But over the next two weeks, Donna could not contact Vicky and she became concerned.
Donna says: "I called and texted her constantly and she just didn't reply. In the end, I was actually annoyed with her. I thought she had decided to stay with Andrew and she just didn't want to tell me.
"I sent her a message to say: 'I presume you've changed your mind and you're sticking with him. You could at least have let me know.'
"I was really angry.
"I called Vicky's mum and she hadn't hear from her either. But we knew Vicky had a chaotic lifestyle and we just expected her to turn up at some point."
But Vicky seemed to have disappeared.
Donna says: "I began to worry; I asked around and nobody knew where she was. I called the police but they didn't seem to take it seriously; they went to the house but couldn't find her."
Police eventually launched an appeal but the case seemed to make no progress.
Donna says: "Vicky had vanished into thin air. We couldn't work it out. I was so worried about her; as time went on, I knew she had to be dead. It was the only explanation."
In January 2017, Vicky's body was found in a cupboard at her home..
Donna says: "I was preparing myself that she was dead. But I could never have been prepared for what had happened to her.
"The police had found her body, stuffed in a cupboard, underneath old bike parts."
In June 2017 Reade pleaded guilty to concealing Vicky's body for 15 months and preventing her burial.
The cause of death could not be ascertained due to decomposition, but a pathologist concluded she may have died as a result of strangulation as injuries to her neck were detected.
Reade claimed he had panicked after he woke to find his girlfriend dead after they had taken a cocktail of illicit drugs.
Samaritans (116 123) samaritans.org operates a 24-hour service available every day of the year. If you prefer to write down how you’re feeling, or if you’re worried about being overheard on the phone, you can email Samaritans at [email protected] , write to Freepost RSRB-KKBY-CYJK, PO Box 9090, STIRLING, FK8 2SA and visit www.samaritans.org/branches to find your nearest branch.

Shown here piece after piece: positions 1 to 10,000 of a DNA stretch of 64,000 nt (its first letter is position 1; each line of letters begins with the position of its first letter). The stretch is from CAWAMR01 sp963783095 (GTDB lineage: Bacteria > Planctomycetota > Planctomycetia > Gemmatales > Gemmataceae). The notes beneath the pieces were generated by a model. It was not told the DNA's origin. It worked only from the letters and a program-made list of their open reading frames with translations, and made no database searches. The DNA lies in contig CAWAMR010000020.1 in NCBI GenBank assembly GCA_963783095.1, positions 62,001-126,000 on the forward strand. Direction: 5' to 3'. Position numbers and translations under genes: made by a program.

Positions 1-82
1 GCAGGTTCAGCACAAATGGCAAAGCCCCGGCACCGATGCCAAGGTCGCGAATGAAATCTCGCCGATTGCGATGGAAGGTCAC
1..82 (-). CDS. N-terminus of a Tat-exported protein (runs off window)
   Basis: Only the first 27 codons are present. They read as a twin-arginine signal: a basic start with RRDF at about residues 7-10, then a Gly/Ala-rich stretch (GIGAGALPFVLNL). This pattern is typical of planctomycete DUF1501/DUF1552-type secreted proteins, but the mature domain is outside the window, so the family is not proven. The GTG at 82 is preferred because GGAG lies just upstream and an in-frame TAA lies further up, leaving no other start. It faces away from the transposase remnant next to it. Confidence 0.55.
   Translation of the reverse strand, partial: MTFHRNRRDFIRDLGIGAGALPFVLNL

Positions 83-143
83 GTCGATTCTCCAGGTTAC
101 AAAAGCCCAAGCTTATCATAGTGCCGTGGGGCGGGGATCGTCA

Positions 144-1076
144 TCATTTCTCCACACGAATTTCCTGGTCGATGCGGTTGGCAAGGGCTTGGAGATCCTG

For support for people feeling suicidal, if you are concerned about someone or if you are bereaved by suicide see http://shiningalightonsuicide.org.uk
CALM (0800 58 58 58) thecalmzone.net has a helpline is for men who are down or have hit a wall for any reason, who need to talk or find information and support. They're open 5pm to midnight, 365 days a year.
Greater Manchester Bereavement Service Greater Manchester Bereavement Service can help to find support for anyone in Greater Manchester that has been bereaved or affected by a death. No one needs to feel alone as they deal with their grief. www.greater-manchester-bereavement-service.org.uk
Childline (0800 1111 ) runs a helpline for children and young people in the UK. Calls are free and the number won’t show up on your phone bill.
PAPYRUS (0800 068 41 41) is a voluntary organisation supporting teenagers and young adults who are feeling suicidal.
Beat Eating Disorders: Beat provides helplines for adults and young people offering support and information about eating disorders. These helplines are free to call from all phones. Adult Helpline: 0808 801 0677, Studentline: 0808 801 0811, Youthline: 0808 801 0711. www.beateatingdisorders.org.uk
Anorexia & Bulimia Care: ABC provide on-going care, emotional support and practical guidance for anyone affected by eating disorders, those struggling personally and parents, families and friends. Helpline: 03000 11 12 13. www.anorexiabulimiacare.org.uk/